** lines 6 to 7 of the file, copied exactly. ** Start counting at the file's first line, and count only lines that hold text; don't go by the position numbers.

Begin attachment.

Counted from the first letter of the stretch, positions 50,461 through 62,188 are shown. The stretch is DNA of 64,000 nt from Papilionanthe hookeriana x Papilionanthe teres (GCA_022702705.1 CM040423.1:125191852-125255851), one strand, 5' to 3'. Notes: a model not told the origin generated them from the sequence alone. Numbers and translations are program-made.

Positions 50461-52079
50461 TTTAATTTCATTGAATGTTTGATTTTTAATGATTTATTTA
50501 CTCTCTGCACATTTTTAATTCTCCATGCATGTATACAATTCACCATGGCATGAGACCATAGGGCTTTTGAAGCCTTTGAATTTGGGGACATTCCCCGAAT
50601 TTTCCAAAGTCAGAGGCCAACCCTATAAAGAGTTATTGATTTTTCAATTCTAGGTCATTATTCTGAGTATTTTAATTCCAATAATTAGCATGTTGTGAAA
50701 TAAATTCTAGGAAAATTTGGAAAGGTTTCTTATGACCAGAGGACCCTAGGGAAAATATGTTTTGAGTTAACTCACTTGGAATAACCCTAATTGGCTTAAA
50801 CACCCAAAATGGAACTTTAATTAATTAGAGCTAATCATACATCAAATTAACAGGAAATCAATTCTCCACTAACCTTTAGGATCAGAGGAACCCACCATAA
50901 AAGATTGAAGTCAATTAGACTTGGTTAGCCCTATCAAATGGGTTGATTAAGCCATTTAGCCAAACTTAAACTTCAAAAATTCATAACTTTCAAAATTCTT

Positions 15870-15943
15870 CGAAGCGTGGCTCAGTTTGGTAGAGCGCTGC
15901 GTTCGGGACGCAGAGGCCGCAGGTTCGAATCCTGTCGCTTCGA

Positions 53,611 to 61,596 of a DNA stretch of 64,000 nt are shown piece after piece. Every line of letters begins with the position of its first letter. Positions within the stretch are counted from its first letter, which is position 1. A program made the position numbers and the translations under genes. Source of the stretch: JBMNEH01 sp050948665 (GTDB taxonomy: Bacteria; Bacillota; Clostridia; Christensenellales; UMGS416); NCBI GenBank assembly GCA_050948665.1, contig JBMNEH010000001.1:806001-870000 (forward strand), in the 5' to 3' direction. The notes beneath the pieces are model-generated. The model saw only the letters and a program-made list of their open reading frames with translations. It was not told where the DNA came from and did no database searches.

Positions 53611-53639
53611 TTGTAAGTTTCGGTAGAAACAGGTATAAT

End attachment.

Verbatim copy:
50701 TAAATTCTAGGAAAATTTGGAAAGGTTTCTTATGACCAGAGGACCCTAGGGAAAATATGTTTTGAGTTAACTCACTTGGAATAACCCTAATTGGCTTAAA
50801 CACCCAAAATGGAACTTTAATTAATTAGAGCTAATCATACATCAAATTAACAGGAAATCAATTCTCCACTAACCTTTAGGATCAGAGGAACCCACCATAA